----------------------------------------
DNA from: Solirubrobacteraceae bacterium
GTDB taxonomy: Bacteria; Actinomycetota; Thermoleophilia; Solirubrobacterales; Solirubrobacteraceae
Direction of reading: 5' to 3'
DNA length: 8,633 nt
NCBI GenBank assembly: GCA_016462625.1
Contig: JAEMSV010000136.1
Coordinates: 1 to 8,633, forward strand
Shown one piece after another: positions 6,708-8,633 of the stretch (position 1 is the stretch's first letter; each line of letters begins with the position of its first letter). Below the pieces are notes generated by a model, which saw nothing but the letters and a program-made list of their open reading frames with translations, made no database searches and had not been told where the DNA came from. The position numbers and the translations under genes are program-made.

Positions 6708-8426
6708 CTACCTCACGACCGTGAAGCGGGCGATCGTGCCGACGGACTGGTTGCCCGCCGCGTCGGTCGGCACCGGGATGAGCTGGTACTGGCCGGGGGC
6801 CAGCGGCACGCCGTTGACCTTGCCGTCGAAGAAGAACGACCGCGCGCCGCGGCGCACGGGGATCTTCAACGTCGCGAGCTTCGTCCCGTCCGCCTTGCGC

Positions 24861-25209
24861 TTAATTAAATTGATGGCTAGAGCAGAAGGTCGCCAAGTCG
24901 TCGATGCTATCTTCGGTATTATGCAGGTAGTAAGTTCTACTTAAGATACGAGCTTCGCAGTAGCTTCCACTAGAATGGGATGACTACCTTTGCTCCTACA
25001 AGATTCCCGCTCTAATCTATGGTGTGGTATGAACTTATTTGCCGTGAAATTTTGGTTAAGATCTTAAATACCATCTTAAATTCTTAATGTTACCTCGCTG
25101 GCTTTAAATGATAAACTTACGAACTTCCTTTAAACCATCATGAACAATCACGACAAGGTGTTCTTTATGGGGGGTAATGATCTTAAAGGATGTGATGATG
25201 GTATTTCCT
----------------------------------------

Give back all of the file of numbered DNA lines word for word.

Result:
DNA from: Solirubrobacteraceae bacterium
GTDB taxonomy: Bacteria; Actinomycetota; Thermoleophilia; Solirubrobacterales; Solirubrobacteraceae
Direction of reading: 5' to 3'
DNA length: 8,633 nt
NCBI GenBank assembly: GCA_016462625.1
Contig: JAEMSV010000136.1
Coordinates: 1 to 8,633, forward strand
Shown one piece after another: positions 6,708-8,633 of the stretch (position 1 is the stretch's first letter; each line of letters begins with the position of its first letter). Below the pieces are notes generated by a model, which saw nothing but the letters and a program-made list of their open reading frames with translations, made no database searches and had not been told where the DNA came from. The position numbers and the translations under genes are program-made.

Positions 6708-8426
6708 CTACCTCACGACCGTGAAGCGGGCGATCGTGCCGACGGACTGGTTGCCCGCCGCGTCGGTCGGCACCGGGATGAGCTGGTACTGGCCGGGGGC
6801 CAGCGGCACGCCGTTGACCTTGCCGTCGAAGAAGAACGACCGCGCGCCGCGGCGCACGGGGATCTTCAACGTCGCGAGCTTCGTCCCGTCCGCCTTGCGC

Positions 24861-25209
24861 TTAATTAAATTGATGGCTAGAGCAGAAGGTCGCCAAGTCG
24901 TCGATGCTATCTTCGGTATTATGCAGGTAGTAAGTTCTACTTAAGATACGAGCTTCGCAGTAGCTTCCACTAGAATGGGATGACTACCTTTGCTCCTACA
25001 AGATTCCCGCTCTAATCTATGGTGTGGTATGAACTTATTTGCCGTGAAATTTTGGTTAAGATCTTAAATACCATCTTAAATTCTTAATGTTACCTCGCTG
25101 GCTTTAAATGATAAACTTACGAACTTCCTTTAAACCATCATGAACAATCACGACAAGGTGTTCTTTATGGGGGGTAATGATCTTAAAGGATGTGATGATG
25201 GTATTTCCT